I saw the usual establishing video of Winter's house, with police tape and emergency vehicles in the foreground. A tighter shot of his car in the driveway followed. I did not see any neighbors, nor did I hear any sound bites from them recounting what they'd seen and heard or speculating on what might have led Winter to take his own life. Would such sound have been part of the story if it were about a famous person who didn't work at the station? Should it be part of such stories? Will it in the future when WFLA covers cases that don't come quite so close to home?
On competing stations, Libin noted some unusual aspects to the coverage of Winter's death:
What little I saw of coverage on competing stations was somber and respectful. WFTS, which calls itself ABC Action News, even referred to Winter as a "News Channel 8 meteorologist." It's unusual in my experience to hear the competition use another station's brand language, rather than the more neutral-sounding call letters.It's hard enough dealing with a news story in your own newsroom, but what about a news story involving your competition? One of my coworkers had to deal with that when she had to cover a story about a rival reporter who used subscriber credit cards to support a gambling addiction. We knew it was a story, but how much courtesy do you extend? Do you treat it like any other police story and go from the records? Do you sanitize it a little and withhold some elements of the story? Where do you run it - inside or on the cover? How does an industy that - ideally - is unbiased and neutral, cover a story its involved in or that involves a contemporary?
How would you have covered the meterologist story? The gambling reporter story?
Labels: the industrycontinue...
Friday, April 06, 2007
Next week I'll delve into photography. Cameras, camera, and more cameras. So important to multimedia storytelling. Stay tuned.continue...
(And remember, no power means no computer access.)
The folks at NPR's Talk of the Nation were forced to rediscover pen and paper yesterday -- yikes! And mind you, that show must go on the air live.
As for the flood... that happened on NPR's third floor, home of TOTN. (And if I were still working there on the second floor, I probably would've taken a loooooong walk around the block, to avoid having flashbacks of my own flooding scare last summer.)
Still, there's a silver lining to it all. Producer Barry Hardymon says she had to pick up the -- *gasp!* -- hard copy of the New York Times, since she couldn't get online. And, she says, she found some pretty interesting stuff in the back of the paper. Which made me think, you know... we're all young and tech-savvy, but we shouldn't wait until there's a minor disaster to up pick reading material off the web.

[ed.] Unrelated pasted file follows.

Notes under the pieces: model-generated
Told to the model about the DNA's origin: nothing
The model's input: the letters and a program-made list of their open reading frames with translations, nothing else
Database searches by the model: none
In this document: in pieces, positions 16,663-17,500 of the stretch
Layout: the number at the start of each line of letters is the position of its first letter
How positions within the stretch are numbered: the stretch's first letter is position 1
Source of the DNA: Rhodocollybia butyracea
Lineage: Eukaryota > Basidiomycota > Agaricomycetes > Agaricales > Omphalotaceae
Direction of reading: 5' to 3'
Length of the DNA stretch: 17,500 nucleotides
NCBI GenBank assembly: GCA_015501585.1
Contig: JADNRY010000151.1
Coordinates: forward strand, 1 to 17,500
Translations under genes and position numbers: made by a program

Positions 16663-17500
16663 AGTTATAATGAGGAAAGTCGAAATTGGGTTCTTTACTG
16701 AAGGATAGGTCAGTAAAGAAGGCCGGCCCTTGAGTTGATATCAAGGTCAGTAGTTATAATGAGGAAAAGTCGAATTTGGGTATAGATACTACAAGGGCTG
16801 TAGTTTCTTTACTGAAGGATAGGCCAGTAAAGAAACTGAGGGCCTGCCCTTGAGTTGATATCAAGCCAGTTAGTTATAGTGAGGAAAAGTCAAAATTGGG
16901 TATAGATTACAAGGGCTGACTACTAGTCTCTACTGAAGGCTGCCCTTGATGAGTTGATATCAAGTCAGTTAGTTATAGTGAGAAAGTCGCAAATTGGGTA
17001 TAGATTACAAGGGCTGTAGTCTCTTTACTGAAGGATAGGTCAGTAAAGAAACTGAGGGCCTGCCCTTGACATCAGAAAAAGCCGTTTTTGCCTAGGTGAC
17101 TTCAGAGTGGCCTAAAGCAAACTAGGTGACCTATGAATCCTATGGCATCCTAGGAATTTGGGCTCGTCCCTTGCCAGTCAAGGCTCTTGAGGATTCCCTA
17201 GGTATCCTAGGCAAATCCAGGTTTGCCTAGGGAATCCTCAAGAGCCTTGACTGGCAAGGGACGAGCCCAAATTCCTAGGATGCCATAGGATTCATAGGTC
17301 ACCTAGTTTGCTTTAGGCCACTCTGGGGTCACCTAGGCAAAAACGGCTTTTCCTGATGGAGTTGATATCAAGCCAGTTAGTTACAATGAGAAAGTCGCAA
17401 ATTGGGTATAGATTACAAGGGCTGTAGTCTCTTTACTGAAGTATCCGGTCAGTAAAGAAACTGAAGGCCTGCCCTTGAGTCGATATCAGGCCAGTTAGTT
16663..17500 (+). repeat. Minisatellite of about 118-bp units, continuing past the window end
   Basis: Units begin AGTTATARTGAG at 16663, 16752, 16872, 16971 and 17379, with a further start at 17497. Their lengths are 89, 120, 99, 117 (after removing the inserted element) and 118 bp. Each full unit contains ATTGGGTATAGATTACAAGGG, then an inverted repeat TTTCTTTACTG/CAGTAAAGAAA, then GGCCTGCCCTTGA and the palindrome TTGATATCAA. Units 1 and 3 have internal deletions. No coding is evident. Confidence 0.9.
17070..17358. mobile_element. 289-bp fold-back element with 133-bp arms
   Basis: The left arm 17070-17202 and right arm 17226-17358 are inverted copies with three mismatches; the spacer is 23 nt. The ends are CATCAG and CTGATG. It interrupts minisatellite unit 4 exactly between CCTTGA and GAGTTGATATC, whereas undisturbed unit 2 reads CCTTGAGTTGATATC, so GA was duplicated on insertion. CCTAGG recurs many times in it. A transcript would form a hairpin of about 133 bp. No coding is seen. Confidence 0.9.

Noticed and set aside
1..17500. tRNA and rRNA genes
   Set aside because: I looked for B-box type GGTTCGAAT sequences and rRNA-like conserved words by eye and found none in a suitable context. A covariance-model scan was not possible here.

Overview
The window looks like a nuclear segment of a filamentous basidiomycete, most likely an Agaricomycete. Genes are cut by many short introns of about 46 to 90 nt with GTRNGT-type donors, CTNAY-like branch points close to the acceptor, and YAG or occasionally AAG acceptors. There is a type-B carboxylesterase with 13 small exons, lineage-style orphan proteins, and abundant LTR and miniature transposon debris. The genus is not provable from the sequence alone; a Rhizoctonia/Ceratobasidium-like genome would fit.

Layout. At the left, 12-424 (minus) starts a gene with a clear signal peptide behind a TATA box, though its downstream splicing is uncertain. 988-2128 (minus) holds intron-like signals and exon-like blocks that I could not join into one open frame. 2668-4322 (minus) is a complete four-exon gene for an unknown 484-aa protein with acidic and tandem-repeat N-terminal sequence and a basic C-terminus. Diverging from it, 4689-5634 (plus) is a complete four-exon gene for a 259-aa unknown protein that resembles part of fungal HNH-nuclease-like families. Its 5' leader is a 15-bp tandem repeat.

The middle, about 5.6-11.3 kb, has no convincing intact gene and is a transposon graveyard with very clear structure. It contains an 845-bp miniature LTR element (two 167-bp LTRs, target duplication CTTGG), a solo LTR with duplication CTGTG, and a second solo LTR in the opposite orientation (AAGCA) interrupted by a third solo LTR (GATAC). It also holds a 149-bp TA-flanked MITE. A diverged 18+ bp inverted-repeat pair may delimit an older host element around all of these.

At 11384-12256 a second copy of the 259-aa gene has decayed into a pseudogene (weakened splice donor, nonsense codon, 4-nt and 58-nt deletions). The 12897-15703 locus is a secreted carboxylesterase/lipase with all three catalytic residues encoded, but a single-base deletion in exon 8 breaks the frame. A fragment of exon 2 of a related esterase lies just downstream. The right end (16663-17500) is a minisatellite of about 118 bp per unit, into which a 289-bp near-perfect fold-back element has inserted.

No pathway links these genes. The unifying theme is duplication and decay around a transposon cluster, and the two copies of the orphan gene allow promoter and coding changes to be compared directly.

Besides, we've gotta support Talia. :-) continue...
Thursday, April 05, 2007
We got the e-mail on Monday begging for submissions for the monthly writing contest my paper holds. Basically, its a way to boost morale in an industry that is severely depressed. We nominate our coworkers writing and tell everyone how great they are for crafting their lede or setting the scene.
It's kinda like a low-grade version of the Grammy's for word nerds like us.
I looked over the categories: deadline, public service, developed, single editon, wild card. As I scanned through the entries, I saw that no one from my bureau had been nominated. So I looked in our archives and gathered about 7 articles, about two from each of us, and sent them to the committee.
Randomly, today, I checked the Today Show (our internal message board) to see if anyone from my bureau won. They had.
Single Edition: "Raiche Packs Up 3 Decades of Memories," by Talia Buford.
So much for humility.
Okay, even if this is just my company's low budget version of the Grammys, I'm still super excited. See, this is my first award as a professional. Technically, I've been a pro in this whole journalism game for 17 months, even though I've been a journalist since the late 1990s. I won a few awards in college, and I even submitted my first clip packet to the state journalism competition this year (still waiting on the results). But this is the first time I've won something while being paid to do this whole journalism thing for a living.
There's no money, certificate or statue that comes with this designation. But, so what? I won something. First, internal writing awards, next up: a Pulitzer.